Delta Loses Focus On Three Airports In Latest Vision Shakeup
They were a priority of expansion, and focus, but that was before the pandemic hit and now they have been kicked to the curb in a leaner, meaner airline. That is the long way of me saying that Delta Airlines has changed their focus at a few different airports. This was discussed at last week’s investor conference.
With the loss in revenue, and willing passengers, because of the pandemic Delta needed to shift some focus. Nashville, Cincinnati and San Jose are no longer considered focus cities. However, Austin, Texas, and Raleigh-Durham, North Carolina made the cut and will continue to be focus cities for Delta.
Per Wikipedia, a focus city is a destination from which an airline operates limited point-to-point routes. Ergo, a focus city primarily caters to the local market rather than to connecting passengers. That is essentially saying that isn’t quite a hub but it has more direct routes than a traditional airport.
I find Cincinnati the most interesting of the changes since it used to be a Delta hub and then was downgraded to a focus city. Now, it has even lost that status – isn’t living in Ohio bad enough!? I kid I kid my southern neighbors. Even after the changes Delta will still have the second largest airline presence in Nashville with 1.5 million passengers flying through last year. That is dwarfed by Southwest’s almost 7 million passengers though (Nashville is a Southwest hub). Having said that Nashville residents should see very little impact to Delta’s overall routing at Nashville airport per Nashville Business Journals. It is less likely that as many new route options will be added going forward though.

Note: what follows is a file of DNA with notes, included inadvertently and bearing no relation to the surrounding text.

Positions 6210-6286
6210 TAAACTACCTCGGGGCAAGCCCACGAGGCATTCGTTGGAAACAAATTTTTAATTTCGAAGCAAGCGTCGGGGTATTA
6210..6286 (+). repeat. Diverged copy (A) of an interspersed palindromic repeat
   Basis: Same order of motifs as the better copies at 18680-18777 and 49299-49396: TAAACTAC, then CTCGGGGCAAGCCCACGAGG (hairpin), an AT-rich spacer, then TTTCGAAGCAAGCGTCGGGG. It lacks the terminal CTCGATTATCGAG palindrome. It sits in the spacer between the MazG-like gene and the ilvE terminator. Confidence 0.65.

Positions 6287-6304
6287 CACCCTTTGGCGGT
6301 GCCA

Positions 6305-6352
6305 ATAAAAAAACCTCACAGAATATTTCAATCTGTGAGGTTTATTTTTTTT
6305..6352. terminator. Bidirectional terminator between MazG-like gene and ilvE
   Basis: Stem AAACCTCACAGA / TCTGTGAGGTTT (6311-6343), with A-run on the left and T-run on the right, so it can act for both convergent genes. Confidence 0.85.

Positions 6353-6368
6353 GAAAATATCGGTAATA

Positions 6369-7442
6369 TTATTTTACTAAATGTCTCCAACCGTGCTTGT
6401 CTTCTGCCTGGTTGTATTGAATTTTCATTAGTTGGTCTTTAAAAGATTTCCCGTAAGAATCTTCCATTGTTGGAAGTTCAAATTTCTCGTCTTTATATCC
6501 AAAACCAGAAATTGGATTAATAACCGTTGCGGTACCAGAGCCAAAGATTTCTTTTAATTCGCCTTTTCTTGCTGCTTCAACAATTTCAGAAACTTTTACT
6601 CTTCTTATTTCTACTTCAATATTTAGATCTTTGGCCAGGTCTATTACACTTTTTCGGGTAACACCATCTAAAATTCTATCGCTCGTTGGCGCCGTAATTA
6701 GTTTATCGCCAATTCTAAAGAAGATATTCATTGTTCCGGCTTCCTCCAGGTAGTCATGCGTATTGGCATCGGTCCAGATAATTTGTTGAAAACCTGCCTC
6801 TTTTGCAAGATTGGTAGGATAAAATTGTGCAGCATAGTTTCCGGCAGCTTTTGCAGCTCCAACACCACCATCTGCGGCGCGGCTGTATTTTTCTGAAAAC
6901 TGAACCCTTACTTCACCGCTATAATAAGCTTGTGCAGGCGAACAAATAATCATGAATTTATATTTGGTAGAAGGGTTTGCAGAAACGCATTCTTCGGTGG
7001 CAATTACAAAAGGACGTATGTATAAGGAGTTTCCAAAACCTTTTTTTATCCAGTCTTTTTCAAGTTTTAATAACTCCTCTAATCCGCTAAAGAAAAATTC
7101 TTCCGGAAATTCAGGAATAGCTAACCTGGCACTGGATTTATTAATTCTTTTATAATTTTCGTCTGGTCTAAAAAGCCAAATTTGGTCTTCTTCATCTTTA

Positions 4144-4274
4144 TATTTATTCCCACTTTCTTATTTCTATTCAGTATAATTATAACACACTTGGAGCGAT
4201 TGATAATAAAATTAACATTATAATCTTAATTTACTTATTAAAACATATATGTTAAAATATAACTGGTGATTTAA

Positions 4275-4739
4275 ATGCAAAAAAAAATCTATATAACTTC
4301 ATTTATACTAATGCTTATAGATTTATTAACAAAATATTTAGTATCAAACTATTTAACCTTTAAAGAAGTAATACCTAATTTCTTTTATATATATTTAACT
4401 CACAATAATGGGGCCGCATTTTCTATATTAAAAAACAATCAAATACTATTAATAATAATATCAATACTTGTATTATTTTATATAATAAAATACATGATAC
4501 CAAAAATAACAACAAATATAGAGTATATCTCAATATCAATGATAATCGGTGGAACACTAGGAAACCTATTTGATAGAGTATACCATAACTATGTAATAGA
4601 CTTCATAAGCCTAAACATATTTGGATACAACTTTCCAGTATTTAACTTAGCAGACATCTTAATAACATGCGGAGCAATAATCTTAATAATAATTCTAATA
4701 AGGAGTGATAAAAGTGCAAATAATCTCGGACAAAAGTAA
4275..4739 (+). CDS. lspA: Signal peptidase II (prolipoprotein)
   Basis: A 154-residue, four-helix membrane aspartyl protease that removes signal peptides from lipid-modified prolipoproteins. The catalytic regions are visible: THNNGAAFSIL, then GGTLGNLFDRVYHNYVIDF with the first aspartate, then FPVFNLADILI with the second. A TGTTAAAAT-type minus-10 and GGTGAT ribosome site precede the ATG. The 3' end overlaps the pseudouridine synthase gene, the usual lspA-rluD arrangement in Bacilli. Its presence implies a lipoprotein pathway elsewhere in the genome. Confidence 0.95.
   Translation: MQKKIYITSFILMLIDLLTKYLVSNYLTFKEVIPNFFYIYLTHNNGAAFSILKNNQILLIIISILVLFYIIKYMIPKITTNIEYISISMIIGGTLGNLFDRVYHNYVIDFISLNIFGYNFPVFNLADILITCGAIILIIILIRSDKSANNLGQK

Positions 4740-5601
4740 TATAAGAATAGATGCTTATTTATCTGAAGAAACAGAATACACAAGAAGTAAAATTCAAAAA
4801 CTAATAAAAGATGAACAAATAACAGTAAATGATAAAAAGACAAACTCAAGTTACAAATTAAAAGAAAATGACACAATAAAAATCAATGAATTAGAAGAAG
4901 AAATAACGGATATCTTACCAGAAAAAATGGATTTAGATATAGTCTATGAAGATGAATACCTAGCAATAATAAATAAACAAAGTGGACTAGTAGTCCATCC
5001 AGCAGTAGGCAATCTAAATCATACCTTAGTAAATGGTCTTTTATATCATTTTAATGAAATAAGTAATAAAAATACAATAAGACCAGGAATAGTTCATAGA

It is always sad to see an airline stop growing in a particular area because that means less options to local residents. Hopefully the routing stays pretty stable going forward the affected airports just won’t see as many new opportunities as they may have as a focus city.